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I am using the LGBM model for binary classification. My train and test accuracies are 87% & 82% respectively with cross-validation of 89%. ROC-AUC score of 81%. But when evaluating model performance on an external validation test that has not been seen before, the model gives a roc-auc of 41%. Can somebody suggest what should be done?

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  • $\begingroup$ First thing I would do is go back to basics and see how the training/test/validation sets are alike or different. Use frequencies, summaries, across the different levels. there are so many things that could go wrong. $\endgroup$ May 9, 2022 at 20:04

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First, an AUC less than 50% is terrible: it means that you get better performance by switching the positive and negative labels! So the model is doing worse than nothing on this data.

In general there seems to be some problem with the design of the task and/or its evaluation: either the original test set and/or the validation set is/are not a representative sample for the target problem.

In case the validation set is supposed to be representative, it means that the test set is not valid, possibly due to data leakage (it contains information from the training set). In this case the test set evaluation is meaningless, and the fact the validation performance is much lower means that there is overfitting: the model is capturing details which happen by chance in the training set, because it's too complex and/or the training set is not representative enough.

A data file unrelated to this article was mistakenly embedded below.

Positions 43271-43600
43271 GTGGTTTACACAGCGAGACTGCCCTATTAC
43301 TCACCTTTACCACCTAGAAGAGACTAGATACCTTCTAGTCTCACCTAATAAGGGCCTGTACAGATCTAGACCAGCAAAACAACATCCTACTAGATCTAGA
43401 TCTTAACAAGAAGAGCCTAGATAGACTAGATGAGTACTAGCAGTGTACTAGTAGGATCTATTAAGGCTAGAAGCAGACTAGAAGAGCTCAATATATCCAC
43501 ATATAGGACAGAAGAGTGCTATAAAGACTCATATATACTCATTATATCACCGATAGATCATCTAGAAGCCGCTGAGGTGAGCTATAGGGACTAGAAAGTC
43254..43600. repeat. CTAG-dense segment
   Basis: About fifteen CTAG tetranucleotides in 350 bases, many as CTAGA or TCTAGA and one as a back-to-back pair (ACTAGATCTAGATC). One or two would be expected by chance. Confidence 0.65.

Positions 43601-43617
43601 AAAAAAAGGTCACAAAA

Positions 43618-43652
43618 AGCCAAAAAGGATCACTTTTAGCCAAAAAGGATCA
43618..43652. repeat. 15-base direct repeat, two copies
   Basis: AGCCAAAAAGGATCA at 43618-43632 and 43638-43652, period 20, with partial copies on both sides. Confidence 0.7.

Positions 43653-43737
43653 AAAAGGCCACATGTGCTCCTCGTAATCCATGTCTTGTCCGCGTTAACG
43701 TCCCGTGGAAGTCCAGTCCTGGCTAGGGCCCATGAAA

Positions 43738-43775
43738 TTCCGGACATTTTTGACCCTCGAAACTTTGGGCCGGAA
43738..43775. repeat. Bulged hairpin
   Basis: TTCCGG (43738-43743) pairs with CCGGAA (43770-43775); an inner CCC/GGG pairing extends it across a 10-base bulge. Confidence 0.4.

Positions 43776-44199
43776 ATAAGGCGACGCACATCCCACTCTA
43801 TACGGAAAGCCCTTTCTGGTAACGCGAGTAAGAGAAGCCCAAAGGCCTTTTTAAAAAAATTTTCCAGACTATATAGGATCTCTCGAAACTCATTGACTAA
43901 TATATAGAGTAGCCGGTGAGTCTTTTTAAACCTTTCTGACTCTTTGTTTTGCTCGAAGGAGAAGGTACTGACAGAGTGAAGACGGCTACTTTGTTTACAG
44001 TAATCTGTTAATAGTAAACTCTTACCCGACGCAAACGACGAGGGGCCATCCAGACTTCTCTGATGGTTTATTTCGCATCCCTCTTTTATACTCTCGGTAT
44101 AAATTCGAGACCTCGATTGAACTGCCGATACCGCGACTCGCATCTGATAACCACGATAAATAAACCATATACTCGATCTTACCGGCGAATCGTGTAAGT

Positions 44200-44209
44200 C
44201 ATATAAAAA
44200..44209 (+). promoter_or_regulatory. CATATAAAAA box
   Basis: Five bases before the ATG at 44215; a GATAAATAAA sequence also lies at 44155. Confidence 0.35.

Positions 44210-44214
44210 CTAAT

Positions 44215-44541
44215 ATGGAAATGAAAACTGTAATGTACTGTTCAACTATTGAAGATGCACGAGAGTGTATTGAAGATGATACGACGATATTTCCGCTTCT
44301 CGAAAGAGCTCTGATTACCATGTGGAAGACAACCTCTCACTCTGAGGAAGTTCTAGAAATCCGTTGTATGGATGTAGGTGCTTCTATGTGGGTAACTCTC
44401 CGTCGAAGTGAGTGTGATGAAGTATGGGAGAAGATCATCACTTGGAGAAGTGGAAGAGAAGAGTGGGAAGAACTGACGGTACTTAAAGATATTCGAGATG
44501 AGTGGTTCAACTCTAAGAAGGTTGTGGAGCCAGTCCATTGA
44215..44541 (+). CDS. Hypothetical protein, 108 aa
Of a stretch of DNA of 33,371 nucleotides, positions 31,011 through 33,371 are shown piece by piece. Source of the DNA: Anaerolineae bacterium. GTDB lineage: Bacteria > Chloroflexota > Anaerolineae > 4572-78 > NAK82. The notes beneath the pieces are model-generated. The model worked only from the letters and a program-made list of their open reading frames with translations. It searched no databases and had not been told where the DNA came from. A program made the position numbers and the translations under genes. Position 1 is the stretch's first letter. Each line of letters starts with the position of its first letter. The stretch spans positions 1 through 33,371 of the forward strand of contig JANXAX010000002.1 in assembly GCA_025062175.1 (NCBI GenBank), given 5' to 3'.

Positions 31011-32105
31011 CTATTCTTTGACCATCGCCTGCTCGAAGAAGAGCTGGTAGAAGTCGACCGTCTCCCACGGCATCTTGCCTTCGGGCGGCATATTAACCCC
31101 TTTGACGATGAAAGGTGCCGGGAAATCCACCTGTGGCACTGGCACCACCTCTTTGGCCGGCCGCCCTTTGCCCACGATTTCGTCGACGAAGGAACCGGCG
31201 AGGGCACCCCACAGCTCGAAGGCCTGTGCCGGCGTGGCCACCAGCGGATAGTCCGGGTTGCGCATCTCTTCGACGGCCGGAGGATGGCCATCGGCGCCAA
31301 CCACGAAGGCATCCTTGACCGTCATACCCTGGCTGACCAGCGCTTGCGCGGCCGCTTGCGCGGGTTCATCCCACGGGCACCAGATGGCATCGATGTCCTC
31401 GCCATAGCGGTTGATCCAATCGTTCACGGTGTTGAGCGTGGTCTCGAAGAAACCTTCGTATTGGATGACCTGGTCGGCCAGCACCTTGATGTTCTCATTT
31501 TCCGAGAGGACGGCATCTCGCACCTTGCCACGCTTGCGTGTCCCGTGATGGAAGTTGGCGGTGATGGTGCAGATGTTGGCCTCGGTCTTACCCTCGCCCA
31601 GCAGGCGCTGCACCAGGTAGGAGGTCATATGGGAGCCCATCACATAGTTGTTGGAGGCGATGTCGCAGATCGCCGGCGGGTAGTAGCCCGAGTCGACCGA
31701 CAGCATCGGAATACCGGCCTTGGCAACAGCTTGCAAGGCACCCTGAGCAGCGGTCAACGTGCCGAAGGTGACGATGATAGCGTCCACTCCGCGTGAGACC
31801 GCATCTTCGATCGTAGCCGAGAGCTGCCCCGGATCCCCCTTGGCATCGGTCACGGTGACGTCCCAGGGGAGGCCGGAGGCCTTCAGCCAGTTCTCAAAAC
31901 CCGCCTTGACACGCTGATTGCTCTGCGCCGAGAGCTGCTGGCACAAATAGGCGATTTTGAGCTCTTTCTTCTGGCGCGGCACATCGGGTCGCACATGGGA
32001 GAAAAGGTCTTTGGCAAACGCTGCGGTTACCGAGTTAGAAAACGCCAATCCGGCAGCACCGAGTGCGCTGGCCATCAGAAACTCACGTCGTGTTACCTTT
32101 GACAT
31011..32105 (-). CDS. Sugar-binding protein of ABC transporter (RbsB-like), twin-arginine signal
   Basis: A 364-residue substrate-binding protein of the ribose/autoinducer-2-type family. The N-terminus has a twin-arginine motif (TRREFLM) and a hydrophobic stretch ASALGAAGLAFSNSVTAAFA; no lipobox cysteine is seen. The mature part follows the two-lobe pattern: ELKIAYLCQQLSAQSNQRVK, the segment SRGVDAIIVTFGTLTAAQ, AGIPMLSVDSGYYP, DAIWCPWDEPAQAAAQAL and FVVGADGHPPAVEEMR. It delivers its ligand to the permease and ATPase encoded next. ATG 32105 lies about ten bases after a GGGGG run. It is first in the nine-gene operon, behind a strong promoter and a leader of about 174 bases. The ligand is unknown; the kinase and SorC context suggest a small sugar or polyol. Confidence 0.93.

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  • $\begingroup$ Hello Erwan! I checked my data again too. I actually have data of chemical molecules, and when I cross-checked my validation set has many molecules that are almost 85-90% similar to molecules in the train and test set. Can you highlight what could go wrong in the design of the task? As i said im also evaluating ROC-AUC, confusion matrix, accuracy, etc. All of which perform poorly. while training the model metric is also AUC, it is a binary classification and has applied regularization too. I can provide more details if needed. $\endgroup$
    – As13
    May 10, 2022 at 10:42
  • $\begingroup$ How can I detect data leakage? I did not perform any data processing in the beginning so what can be methods of detecting data leakage if any? $\endgroup$
    – As13
    May 10, 2022 at 10:56
  • $\begingroup$ @As13 it's difficult to say what can go wrong. data leakage is not easily detectable in general, because it depends completely on the data and how it was collected. My first idea would be to try to measure the similarity of the validation and test set vs the training set. One way to do this would be to use clustering on all the instances together and then observe whether the ones from the validation set always end up separated from the training set, this would mean that they don't follow the same distribution. $\endgroup$
    – Erwan
    May 10, 2022 at 13:57
  • $\begingroup$ I don't know the data at all but it's clear that the instances in this validation set were not taken randomly, so the main design question is whether it makes sense to have this different sample separate: would it make sense to redo a random selection of the data among all the instances? this way the model would be trained also on some instances that it currently doesn't know. This would probably work better, but it's important to make this decision only for good 'expert reasons', and I can't really help with this. $\endgroup$
    – Erwan
    May 10, 2022 at 14:03
  • $\begingroup$ Thanks Erwan for the detailed possibilities!! I will try to implement it. Thanks @Erwan $\endgroup$
    – As13
    May 11, 2022 at 4:31

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